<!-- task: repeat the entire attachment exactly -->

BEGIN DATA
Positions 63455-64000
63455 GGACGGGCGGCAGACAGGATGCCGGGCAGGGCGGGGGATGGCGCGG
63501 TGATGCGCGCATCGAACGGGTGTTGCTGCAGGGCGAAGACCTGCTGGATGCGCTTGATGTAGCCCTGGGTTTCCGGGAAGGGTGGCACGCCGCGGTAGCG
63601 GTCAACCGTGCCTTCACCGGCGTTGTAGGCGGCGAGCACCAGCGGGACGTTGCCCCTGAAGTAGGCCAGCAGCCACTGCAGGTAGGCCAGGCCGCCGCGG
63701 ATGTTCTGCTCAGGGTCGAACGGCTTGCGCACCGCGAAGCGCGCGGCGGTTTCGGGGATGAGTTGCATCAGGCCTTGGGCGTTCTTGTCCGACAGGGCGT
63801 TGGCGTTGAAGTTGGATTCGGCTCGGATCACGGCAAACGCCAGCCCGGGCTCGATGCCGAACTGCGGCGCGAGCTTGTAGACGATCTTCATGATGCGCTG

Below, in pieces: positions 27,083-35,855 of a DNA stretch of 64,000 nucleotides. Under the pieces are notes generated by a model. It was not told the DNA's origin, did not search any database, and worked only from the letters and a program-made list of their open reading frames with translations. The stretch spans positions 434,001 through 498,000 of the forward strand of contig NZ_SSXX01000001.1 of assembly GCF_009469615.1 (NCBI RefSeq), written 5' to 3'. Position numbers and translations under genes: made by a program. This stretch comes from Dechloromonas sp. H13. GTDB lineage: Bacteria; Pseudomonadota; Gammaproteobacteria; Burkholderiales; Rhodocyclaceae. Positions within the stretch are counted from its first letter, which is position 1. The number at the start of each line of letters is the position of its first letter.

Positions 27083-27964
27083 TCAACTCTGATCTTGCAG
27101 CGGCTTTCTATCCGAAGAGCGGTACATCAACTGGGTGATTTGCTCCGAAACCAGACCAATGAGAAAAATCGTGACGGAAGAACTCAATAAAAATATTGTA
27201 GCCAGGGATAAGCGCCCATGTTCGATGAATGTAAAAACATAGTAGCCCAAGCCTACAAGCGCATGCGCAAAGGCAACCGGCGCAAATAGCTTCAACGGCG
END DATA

Positions 63455-64000
63455 GGACGGGCGGCAGACAGGATGCCGGGCAGGGCGGGGGATGGCGCGG
63501 TGATGCGCGCATCGAACGGGTGTTGCTGCAGGGCGAAGACCTGCTGGATGCGCTTGATGTAGCCCTGGGTTTCCGGGAAGGGTGGCACGCCGCGGTAGCG
63601 GTCAACCGTGCCTTCACCGGCGTTGTAGGCGGCGAGCACCAGCGGGACGTTGCCCCTGAAGTAGGCCAGCAGCCACTGCAGGTAGGCCAGGCCGCCGCGG
63701 ATGTTCTGCTCAGGGTCGAACGGCTTGCGCACCGCGAAGCGCGCGGCGGTTTCGGGGATGAGTTGCATCAGGCCTTGGGCGTTCTTGTCCGACAGGGCGT
63801 TGGCGTTGAAGTTGGATTCGGCTCGGATCACGGCAAACGCCAGCCCGGGCTCGATGCCGAACTGCGGCGCGAGCTTGTAGACGATCTTCATGATGCGCTG

Below, in pieces: positions 27,083-35,855 of a DNA stretch of 64,000 nucleotides. Under the pieces are notes generated by a model. It was not told the DNA's origin, did not search any database, and worked only from the letters and a program-made list of their open reading frames with translations. The stretch spans positions 434,001 through 498,000 of the forward strand of contig NZ_SSXX01000001.1 of assembly GCF_009469615.1 (NCBI RefSeq), written 5' to 3'. Position numbers and translations under genes: made by a program. This stretch comes from Dechloromonas sp. H13. GTDB lineage: Bacteria; Pseudomonadota; Gammaproteobacteria; Burkholderiales; Rhodocyclaceae. Positions within the stretch are counted from its first letter, which is position 1. The number at the start of each line of letters is the position of its first letter.

Positions 27083-27964
27083 TCAACTCTGATCTTGCAG
27101 CGGCTTTCTATCCGAAGAGCGGTACATCAACTGGGTGATTTGCTCCGAAACCAGACCAATGAGAAAAATCGTGACGGAAGAACTCAATAAAAATATTGTA
27201 GCCAGGGATAAGCGCCCATGTTCGATGAATGTAAAAACATAGTAGCCCAAGCCTACAAGCGCATGCGCAAAGGCAACCGGCGCAAATAGCTTCAACGGCG